So basically, you can follow along by simply using actions, reactions, and even scenery to make it flow. This would be a better fit if you don’t want to rely on “said” so much. But I still think it’d be better to use “said,” just use it appropriately.

There’s a difference between saying something in an emotional state and using a dialogue tag. Dialogue tags are simple like said, replied, asked, etc. When you’re conveying emotions, it’d be called a “action tag,” but it’s different than dialogue tags.

If you don’t want to convey the action such as the person crying, you could use different tags that will portray this. Things like…

  • His voice broke.

  • Her voice trailed off.

  • He whimpered.

  • She whispered.

  • He stuttered.

  • She mumbled.

  • He stammered.

  • She wailed.

  • He mouthed.

^ Those are all the ones I can think of to convey sadness or fear. But again, you want to use these sparingly—if you don’t know that already. :wink:

5 Likes

I think if you want to convey a character being sad, you don’t necessarily need to do it by changing the word “said”. Instead of that you could possibly write them doing sad things. Like, you could say they’re slouched over, or their eyes look sad, or their voice was low. Things like that. That’s just my opinion though.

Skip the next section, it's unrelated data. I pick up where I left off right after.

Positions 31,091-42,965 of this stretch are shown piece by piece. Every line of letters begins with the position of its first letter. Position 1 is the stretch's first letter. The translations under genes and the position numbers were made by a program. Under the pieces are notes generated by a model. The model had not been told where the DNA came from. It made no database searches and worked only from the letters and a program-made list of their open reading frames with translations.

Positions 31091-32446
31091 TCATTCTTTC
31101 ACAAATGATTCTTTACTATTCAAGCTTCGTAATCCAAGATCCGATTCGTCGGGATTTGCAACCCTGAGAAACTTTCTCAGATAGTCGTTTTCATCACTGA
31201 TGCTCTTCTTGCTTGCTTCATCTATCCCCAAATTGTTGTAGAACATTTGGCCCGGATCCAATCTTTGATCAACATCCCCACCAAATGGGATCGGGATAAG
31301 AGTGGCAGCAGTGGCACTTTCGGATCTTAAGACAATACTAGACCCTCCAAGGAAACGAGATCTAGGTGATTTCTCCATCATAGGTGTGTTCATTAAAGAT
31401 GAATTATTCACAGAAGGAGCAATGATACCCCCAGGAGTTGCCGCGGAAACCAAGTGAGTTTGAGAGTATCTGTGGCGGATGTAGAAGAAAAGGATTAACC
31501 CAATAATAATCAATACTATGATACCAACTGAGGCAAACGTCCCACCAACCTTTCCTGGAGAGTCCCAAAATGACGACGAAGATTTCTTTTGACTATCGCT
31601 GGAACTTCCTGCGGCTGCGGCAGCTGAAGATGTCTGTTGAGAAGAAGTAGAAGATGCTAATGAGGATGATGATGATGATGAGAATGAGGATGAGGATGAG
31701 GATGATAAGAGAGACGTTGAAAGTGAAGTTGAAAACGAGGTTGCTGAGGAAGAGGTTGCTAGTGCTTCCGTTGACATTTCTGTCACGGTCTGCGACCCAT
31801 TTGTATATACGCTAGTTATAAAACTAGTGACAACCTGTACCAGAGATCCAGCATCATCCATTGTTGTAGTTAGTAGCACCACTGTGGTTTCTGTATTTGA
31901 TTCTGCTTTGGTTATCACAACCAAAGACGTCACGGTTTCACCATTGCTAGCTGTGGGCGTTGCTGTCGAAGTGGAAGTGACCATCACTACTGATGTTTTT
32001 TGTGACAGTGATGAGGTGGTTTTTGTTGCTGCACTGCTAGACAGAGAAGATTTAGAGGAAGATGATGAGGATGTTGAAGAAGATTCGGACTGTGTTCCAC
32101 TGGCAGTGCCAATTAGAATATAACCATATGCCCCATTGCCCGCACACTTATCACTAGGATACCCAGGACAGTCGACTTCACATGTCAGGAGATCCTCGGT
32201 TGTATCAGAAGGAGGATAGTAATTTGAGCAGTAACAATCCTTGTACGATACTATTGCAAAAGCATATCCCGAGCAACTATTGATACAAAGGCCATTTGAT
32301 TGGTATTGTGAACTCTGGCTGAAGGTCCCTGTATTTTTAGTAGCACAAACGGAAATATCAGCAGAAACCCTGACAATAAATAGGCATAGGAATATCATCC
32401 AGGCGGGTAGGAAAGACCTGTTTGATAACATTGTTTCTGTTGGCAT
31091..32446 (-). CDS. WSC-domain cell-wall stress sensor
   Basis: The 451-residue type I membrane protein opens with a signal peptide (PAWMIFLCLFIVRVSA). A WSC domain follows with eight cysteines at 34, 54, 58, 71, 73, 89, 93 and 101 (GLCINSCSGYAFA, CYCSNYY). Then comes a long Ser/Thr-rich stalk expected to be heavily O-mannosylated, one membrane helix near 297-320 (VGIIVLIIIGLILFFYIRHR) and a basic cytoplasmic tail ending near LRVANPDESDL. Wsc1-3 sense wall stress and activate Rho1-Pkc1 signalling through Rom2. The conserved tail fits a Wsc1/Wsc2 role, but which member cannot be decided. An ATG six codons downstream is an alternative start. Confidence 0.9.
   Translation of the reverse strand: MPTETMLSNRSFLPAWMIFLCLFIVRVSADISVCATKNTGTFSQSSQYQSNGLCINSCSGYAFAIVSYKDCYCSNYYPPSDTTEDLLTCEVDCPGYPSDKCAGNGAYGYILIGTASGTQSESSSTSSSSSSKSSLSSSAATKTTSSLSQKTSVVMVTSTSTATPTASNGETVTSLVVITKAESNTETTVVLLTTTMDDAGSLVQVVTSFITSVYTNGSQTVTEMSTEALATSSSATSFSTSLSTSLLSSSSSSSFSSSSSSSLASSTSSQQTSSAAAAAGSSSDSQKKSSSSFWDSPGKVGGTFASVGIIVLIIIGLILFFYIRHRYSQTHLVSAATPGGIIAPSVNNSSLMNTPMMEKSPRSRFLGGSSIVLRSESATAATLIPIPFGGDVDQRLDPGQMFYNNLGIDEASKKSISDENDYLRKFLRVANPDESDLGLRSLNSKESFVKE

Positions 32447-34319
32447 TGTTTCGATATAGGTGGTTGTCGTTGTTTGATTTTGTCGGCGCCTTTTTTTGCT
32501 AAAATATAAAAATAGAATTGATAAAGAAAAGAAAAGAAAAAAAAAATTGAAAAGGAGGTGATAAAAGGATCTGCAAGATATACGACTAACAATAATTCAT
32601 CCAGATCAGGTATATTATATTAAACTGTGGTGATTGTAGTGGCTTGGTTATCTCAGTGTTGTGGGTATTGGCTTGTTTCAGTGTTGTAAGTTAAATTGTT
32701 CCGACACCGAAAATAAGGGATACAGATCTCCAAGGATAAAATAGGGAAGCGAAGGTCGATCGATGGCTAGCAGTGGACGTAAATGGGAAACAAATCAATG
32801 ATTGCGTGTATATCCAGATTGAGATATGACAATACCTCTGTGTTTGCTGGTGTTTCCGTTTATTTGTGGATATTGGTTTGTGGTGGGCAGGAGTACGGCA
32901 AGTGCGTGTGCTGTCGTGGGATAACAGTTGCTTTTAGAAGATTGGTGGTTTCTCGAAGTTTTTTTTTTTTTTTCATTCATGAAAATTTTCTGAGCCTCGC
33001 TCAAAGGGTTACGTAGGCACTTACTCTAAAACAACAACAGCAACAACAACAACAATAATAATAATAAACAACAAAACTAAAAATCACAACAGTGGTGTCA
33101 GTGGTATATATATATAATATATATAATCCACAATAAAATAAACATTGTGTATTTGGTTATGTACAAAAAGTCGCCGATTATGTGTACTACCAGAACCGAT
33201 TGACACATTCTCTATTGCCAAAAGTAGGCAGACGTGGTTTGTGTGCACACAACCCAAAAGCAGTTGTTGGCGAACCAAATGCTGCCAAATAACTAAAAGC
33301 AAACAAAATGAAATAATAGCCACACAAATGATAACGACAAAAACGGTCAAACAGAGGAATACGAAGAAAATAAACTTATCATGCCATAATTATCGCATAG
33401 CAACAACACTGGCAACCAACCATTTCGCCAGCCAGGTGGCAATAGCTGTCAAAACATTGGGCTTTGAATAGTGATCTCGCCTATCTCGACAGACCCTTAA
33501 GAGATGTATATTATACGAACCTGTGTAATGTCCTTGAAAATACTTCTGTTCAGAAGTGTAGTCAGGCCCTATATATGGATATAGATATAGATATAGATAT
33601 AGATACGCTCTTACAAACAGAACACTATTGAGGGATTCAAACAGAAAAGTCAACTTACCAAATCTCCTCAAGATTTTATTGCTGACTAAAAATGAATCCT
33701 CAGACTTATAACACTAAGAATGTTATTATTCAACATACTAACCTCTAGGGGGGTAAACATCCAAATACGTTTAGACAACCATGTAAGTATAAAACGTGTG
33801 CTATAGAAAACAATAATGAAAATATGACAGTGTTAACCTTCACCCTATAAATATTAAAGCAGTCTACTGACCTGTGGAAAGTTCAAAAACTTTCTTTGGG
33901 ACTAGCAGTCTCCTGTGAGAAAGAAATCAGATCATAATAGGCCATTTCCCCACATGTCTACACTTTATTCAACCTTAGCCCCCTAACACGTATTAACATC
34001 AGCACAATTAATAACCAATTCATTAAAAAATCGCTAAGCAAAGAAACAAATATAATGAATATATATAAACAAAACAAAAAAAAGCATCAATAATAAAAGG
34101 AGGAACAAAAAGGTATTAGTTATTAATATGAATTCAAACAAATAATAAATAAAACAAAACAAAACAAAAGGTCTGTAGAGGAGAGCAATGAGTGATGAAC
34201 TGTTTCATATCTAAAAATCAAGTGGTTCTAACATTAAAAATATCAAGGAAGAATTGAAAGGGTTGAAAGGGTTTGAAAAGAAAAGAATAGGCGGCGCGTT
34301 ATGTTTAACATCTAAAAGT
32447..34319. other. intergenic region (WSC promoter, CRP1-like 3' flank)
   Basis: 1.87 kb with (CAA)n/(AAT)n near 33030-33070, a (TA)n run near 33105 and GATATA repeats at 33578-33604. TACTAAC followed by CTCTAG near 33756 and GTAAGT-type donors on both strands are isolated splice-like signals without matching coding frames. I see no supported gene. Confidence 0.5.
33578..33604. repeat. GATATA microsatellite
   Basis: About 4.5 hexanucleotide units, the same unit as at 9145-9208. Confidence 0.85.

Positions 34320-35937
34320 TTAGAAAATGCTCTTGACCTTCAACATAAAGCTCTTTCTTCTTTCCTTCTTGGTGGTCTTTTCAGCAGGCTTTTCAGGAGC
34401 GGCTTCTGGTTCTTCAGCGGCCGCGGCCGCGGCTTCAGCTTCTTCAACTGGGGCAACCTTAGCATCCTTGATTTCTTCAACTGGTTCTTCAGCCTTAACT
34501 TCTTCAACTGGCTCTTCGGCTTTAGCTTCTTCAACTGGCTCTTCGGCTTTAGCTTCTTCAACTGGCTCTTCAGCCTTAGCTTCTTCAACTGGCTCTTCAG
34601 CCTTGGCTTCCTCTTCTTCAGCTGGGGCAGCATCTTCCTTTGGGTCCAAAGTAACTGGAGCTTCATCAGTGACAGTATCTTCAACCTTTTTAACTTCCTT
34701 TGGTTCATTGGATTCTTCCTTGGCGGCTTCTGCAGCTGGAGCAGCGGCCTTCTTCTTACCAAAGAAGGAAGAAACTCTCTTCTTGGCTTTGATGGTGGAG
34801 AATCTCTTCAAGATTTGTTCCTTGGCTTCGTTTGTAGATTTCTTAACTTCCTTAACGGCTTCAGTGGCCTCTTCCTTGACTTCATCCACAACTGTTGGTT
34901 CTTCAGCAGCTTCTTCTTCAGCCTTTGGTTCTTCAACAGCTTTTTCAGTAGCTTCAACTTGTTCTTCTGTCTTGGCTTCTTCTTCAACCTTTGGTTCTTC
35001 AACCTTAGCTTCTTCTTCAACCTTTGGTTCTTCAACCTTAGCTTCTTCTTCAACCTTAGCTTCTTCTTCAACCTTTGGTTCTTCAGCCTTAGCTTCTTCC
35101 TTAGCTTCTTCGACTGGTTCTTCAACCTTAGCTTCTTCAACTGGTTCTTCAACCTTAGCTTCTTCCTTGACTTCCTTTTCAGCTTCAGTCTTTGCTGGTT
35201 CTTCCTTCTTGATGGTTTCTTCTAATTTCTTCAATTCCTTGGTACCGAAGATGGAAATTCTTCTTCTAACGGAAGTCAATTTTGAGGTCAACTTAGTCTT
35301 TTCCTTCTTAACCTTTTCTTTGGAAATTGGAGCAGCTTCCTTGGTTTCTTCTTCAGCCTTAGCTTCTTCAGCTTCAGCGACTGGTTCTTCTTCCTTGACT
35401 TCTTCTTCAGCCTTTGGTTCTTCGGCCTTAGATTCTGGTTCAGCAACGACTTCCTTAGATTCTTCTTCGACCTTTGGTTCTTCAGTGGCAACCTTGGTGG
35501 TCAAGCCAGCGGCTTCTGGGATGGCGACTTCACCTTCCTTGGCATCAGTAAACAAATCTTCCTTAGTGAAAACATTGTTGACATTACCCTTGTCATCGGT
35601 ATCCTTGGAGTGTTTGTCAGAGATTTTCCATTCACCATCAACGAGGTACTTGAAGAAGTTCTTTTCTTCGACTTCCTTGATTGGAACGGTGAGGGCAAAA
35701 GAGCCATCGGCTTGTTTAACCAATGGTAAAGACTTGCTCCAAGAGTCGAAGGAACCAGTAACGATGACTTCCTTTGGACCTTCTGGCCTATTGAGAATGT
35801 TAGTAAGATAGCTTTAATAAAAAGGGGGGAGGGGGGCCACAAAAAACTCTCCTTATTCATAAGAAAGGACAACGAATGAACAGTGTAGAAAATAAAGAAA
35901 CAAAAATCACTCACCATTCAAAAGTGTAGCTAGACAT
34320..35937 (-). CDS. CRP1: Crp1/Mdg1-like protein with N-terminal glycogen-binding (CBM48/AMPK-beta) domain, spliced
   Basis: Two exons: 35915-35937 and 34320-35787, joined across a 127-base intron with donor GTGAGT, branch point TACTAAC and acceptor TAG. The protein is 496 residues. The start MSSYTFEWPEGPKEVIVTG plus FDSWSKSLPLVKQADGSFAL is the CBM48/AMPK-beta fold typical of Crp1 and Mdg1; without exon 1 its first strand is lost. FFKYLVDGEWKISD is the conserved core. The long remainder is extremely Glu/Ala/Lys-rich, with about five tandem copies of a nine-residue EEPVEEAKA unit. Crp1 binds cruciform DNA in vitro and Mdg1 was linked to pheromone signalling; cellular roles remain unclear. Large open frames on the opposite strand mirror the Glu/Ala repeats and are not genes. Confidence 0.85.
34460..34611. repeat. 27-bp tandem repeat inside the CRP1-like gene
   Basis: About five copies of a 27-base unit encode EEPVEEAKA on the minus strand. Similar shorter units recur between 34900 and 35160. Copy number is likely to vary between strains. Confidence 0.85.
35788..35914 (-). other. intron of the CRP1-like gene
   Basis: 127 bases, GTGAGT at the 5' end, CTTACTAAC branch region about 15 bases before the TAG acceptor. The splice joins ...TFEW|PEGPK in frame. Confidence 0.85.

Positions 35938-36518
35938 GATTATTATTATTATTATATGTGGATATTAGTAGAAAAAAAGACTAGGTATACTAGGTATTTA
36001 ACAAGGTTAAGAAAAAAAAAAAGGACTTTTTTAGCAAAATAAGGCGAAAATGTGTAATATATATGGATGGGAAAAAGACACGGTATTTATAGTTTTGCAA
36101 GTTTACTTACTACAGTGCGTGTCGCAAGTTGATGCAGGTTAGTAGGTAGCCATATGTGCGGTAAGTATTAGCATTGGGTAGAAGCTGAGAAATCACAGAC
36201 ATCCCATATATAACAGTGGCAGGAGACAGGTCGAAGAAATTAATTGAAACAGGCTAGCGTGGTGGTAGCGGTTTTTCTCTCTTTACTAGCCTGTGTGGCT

1 Like

E.g.
Instead of “He’s so dumb,” she SAID while laughing I’d rather “He’s so dumb,” she chortled.
Implying that she’s laughing. Get it now?

Shout out @SierraFarted

4 Likes

…I’m pretty sure chortled isn’t a dialogue tag.

It would be the same if you used: "He’s so dumb.” She laughed.
Just with a different word for laugh.

5 Likes

Honestly though, using “said” isn’t a big issue. It’s more an issue for writers than readers. In my opinion at least, when I’m reading a story the word said doesn’t mean much. But when I’m writing, it irritates me. You just kinda gotta deal with it for the most part.

I just needed the examples. I will always use action tags or whatever where it’s natural but I just want to use better words than said, just to add some something to the dialogue. Constant he said she said feels bland to me. So where it might be unavoidable in some places, where I can use a more effective word, I’d rather use that.

The problem is, my vocabulary isn’t as extensive as I’d like it to be, which is why I posted this. Just to expand my vocabulary.

3 Likes